• Allelic variation of bile salt hydrolase genes in Lactobacillus salivarius does not determine bile resistance levels.

      Fang, Fang; Li, Yin; Bumann, Mario; Raftis, Emma J; Casey, Pat G; Cooney, Jakki C; Walsh, Martin A; O'Toole, Paul W; Department of Microbiology, University College Cork, Cork, Ireland. (2009-09)
      Commensal lactobacilli frequently produce bile salt hydrolase (Bsh) enzymes whose roles in intestinal survival are unclear. Twenty-six Lactobacillus salivarius strains from different sources all harbored a bsh1 allele on their respective megaplasmids. This allele was related to the plasmid-borne bsh1 gene of the probiotic strain UCC118. A second locus (bsh2) was found in the chromosomes of two strains that had higher bile resistance levels. Four Bsh1-encoding allele groups were identified, defined by truncations or deletions involving a conserved residue. In vitro analyses showed that this allelic variation was correlated with widely varying bile deconjugation phenotypes. Despite very low activity of the UCC118 Bsh1 enzyme, a mutant lacking this protein had significantly lower bile resistance, both in vitro and during intestinal transit in mice. However, the overall bile resistance phenotype of this and other strains was independent of the bsh1 allele type. Analysis of the L. salivarius transcriptome upon exposure to bile and cholate identified a multiplicity of stress response proteins and putative efflux proteins that appear to broadly compensate for, or mask, the effects of allelic variation of bsh genes. Bsh enzymes with different bile-degrading kinetics, though apparently not the primary determinants of bile resistance in L. salivarius, may have additional biological importance because of varying effects upon bile as a signaling molecule in the host.
    • Directed evolution and targeted mutagenesis to murinize Listeria monocytogenes internalin A for enhanced infectivity in the murine oral infection model.

      Monk, Ian R; Casey, Pat G; Hill, Colin; Gahan, Cormac G M; Alimentary Pharmabiotic Centre & Department of Microbiology, University College Cork, Western Road, Cork, Ireland. (2010)
      Internalin A (InlA) is a critical virulence factor which mediates the initiation of Listeria monocytogenes infection by the oral route in permissive hosts. The interaction of InlA with the host cell ligand E-cadherin efficiently stimulates L. monocytogenes entry into human enterocytes, but has only a limited interaction with murine cells.
    • First identification of class A carbapenemase-producing Klebsiella pneumoniae in the Republic of Ireland.

      Roche, C; Cotter, M; O Connell, N; Crowley, B; Department of Clinical Microbiology, Trinity College Dublin, Ireland. (2009-04-02)
      The Klebsiella pneumoniae carbapenemase (KPC) was detected in a carbapenem-resistant respiratory isolate of Klebsiella pneumoniae in an Irish hospital. This is the first report of a KPC-producing isolate in the Republic of Ireland. The isolate was resistant to all beta-lactams. Furthermore, it had reduced susceptibility to three other classes of non-beta-lactam antibiotics. The isolate was not associated with travel abroad. Detection of KPC-producing bacteria has important infection control and public health implications.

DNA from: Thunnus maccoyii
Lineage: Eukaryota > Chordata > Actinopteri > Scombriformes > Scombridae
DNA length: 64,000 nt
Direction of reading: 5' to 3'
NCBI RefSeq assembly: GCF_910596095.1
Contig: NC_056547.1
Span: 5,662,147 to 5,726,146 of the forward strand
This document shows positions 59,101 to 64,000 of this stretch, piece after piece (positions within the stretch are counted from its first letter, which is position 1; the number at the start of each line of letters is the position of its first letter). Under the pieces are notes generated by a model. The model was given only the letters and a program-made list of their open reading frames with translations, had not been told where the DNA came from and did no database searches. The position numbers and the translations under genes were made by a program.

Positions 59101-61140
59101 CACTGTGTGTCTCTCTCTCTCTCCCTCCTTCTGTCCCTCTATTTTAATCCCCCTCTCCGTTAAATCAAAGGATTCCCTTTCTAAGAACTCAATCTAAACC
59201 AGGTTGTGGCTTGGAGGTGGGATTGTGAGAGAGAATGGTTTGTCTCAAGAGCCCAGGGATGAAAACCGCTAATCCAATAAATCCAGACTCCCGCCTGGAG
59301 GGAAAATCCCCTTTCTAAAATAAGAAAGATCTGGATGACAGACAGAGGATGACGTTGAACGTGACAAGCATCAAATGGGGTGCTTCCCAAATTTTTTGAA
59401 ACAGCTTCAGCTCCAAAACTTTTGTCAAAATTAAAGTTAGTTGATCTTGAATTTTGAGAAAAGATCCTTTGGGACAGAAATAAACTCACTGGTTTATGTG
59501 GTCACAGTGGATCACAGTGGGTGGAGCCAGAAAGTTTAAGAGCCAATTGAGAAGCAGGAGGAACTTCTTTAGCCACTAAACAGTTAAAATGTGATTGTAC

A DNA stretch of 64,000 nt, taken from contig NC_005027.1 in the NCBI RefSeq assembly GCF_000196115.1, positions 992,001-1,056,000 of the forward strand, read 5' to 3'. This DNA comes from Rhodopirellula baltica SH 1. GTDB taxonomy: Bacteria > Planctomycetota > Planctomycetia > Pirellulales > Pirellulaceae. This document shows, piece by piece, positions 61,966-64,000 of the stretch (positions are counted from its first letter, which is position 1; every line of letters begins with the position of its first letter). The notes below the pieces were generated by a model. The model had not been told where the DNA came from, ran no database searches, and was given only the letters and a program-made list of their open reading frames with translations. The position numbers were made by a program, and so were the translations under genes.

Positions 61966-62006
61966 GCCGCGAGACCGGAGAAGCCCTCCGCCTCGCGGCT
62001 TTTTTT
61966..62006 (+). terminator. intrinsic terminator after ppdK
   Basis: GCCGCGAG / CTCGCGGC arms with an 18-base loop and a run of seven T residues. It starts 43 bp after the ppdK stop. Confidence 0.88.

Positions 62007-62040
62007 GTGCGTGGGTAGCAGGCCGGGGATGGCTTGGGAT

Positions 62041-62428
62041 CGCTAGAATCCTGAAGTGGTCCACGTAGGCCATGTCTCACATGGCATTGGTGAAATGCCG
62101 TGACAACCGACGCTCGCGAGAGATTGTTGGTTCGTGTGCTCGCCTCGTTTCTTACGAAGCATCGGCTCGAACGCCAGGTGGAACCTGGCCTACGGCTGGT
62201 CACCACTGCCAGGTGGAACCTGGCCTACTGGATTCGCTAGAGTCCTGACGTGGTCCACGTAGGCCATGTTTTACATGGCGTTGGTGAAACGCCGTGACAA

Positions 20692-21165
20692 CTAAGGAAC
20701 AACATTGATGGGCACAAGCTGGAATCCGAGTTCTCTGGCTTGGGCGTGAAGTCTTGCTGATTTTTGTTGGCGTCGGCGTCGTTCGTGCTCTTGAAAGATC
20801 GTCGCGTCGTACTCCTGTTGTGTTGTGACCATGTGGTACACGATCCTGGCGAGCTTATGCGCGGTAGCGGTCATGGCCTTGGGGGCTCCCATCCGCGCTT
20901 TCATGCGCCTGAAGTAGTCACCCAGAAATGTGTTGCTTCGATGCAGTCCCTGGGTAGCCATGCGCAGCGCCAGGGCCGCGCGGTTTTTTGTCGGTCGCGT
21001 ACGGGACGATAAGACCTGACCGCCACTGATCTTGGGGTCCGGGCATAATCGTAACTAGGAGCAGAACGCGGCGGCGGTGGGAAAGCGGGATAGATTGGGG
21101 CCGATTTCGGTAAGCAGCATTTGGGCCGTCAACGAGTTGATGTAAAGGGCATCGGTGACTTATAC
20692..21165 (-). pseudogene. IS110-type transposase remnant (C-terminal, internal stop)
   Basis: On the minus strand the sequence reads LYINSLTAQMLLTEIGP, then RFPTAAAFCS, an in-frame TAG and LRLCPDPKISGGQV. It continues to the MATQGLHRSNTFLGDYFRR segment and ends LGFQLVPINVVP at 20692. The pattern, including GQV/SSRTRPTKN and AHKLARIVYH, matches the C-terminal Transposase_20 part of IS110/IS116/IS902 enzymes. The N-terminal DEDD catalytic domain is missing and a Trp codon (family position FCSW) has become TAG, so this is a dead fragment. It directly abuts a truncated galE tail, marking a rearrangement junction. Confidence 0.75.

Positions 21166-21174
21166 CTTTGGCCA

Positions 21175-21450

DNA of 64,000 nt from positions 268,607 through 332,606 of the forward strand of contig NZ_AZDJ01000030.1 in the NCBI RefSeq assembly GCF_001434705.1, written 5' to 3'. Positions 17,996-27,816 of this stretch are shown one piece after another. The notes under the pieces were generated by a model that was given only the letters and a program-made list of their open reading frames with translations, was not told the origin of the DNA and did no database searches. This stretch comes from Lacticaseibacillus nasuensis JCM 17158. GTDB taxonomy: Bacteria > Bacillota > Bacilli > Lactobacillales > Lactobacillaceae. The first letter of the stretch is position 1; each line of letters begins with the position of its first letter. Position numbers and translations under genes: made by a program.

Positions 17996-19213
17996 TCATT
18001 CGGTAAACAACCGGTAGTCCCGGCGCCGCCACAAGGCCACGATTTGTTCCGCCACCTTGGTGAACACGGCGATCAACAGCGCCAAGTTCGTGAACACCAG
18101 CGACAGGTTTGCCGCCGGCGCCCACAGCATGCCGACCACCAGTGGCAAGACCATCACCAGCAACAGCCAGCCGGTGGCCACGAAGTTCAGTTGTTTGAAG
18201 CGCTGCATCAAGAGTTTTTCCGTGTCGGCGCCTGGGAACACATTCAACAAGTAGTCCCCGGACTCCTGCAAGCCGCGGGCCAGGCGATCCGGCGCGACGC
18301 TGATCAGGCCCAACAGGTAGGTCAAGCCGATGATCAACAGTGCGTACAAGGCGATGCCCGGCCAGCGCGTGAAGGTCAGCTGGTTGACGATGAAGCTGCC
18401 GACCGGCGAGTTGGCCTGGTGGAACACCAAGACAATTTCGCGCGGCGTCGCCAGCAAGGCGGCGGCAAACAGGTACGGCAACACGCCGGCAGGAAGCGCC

• Ubiquitination of the bacterial inositol phosphatase, SopB, regulates its biological activity at the plasma membrane.

      Knodler, Leigh A; Winfree, Seth; Drecktrah, Dan; Ireland, Robin; Steele-Mortimer, Olivia; Laboratory of Intracellular Parasites, Rocky Mountain Laboratories, NIAID, NIH, Hamilton, MT 59840, USA. lknodler@niaid.nih.gov (2009-11)
      The Salmonella type III effector, SopB, is an inositol polyphosphate phosphatase that modulates host cell phospholipids at the plasma membrane and the nascent Salmonella-containing vacuole (SCV). Translocated SopB persists for many hours after infection and is ubiquitinated but the significance of this covalent modification has not been investigated. Here we identify by mass spectrometry six lysine residues of SopB that are mono-ubiquitinated. Substitution of these six lysine residues with arginine, SopB-K(6)R, almost completely eliminated SopB ubiquitination. We found that ubiquitination does not affect SopB stability or membrane association, or SopB-dependent events in SCV biogenesis. However, two spatially and temporally distinct events are dependent on ubiquitination, downregulation of SopB activity at the plasma membrane and prolonged retention of SopB on the SCV. Activation of the mammalian pro-survival kinase Akt/PKB, a downstream target of SopB, was intensified and prolonged after infection with the SopB-K(6)R mutant. At later times, fewer SCV were decorated with SopB-K(6)R compared with SopB. Instead SopB-K(6)R was present as discrete vesicles spread diffusely throughout the cell. Altogether, our data show that ubiquitination of SopB is not related to its intracellular stability but rather regulates its enzymatic activity at the plasma membrane and intracellular localization.